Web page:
Plaintiff did not file any counteraffidavits in response to Fulton's motion for summary judgment. On June 21, 1977, the trial court granted Fulton's motion for summary judgment. Plaintiff appeals from the entry of that order.
On appeal plaintiff contends that the trial court erroneously granted Fulton's motion for summary judgment. Section 57 of the Civil Practice Act (Ill. Rev. Stat. 1977, ch. 110, par. 57) provides that a motion for summary judgment should be granted where "the pleadings, depositions, and admissions on file, together with the affidavits, if any, show that there is no genuine issue as to any material fact and that the moving party is entitled to judgment as a matter of law." Applying this principle to the instant case, we believe summary judgment was properly granted.
As to Count I
In count I plaintiff seeks to recover against Fulton on a theory of strict liability in tort. Although plaintiff concedes that the evidence establishes that Fulton played no role in the actual manufacture or distribution of the punch press, he argues that Fulton should be held liable as Ferracute's corporate successor. The general rule regarding the liability of a successor corporation is:
"`* * * that where one company sells or otherwise transfers all its assets to another company, the latter is not liable for the debts and liabilities of the transferor. The purchasing or transferee company, that is to say, is not liable on the other company's obligations merely by reason of its succession to such company's property. To render it liable there must be an agreement express or implied, to assume the other company's debts and obligations.'" Commercial National Bank v. Newston (1976), 39 Ill. App.3d 216, 218, 349 N.E.2d 138, 140.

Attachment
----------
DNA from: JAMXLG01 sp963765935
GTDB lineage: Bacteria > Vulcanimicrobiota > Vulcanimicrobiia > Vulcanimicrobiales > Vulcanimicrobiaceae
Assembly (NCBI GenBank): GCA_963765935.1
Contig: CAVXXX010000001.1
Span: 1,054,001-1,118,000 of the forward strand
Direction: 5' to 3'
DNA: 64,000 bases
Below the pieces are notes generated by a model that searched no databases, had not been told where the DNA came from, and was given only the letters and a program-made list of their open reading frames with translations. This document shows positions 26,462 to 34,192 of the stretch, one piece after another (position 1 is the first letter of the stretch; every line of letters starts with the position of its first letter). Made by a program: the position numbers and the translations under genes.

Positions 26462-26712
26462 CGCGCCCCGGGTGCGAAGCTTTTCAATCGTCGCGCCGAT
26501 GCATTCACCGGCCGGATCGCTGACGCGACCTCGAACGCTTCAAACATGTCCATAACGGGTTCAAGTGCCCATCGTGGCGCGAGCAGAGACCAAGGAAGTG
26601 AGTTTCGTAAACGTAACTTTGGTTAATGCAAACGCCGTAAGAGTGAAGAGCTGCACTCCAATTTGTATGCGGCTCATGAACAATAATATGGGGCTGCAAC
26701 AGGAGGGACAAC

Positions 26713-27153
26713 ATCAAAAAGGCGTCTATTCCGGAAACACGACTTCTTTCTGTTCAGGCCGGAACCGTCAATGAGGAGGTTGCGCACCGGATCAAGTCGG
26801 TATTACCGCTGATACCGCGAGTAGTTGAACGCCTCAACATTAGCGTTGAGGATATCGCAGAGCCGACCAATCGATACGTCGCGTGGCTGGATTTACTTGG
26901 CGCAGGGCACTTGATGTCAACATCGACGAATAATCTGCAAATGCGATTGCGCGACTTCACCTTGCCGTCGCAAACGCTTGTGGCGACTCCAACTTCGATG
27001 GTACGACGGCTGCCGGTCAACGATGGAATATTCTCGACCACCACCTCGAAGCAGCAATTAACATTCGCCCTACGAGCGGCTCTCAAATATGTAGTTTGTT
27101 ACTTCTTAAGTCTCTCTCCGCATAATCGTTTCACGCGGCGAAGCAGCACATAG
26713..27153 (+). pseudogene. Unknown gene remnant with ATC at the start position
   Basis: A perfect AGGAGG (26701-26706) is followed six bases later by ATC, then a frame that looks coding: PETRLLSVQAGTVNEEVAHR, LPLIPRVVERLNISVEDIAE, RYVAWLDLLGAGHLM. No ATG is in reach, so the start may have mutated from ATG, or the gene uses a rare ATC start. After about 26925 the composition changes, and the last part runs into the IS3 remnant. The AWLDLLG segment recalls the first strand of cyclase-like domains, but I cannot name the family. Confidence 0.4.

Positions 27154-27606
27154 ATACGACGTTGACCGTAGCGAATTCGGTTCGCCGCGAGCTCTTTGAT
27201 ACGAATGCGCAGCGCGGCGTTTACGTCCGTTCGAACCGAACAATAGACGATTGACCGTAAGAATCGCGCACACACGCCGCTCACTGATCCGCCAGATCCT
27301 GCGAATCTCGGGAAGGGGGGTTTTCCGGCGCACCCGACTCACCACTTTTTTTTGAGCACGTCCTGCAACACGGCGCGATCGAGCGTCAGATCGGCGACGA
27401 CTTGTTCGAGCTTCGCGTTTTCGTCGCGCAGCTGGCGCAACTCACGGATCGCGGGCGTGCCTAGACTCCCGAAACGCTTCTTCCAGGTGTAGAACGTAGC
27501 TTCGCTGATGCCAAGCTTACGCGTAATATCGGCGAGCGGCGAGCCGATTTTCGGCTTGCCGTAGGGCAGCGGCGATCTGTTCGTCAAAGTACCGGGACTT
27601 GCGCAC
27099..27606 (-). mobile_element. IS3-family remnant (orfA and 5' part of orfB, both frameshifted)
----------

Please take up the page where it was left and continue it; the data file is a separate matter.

The general rule is subject only to the following exceptions: (1) where the transaction amounts to a consolidation or merger of the purchaser and seller; (2) where the purchaser is a mere continuation of the seller; or (3) where the transaction is for the fraudulent purpose of escaping liability. Hernandez v. Johnson Press Corp. (1979), 70 Ill. App.3d 664, 388 N.E.2d 778.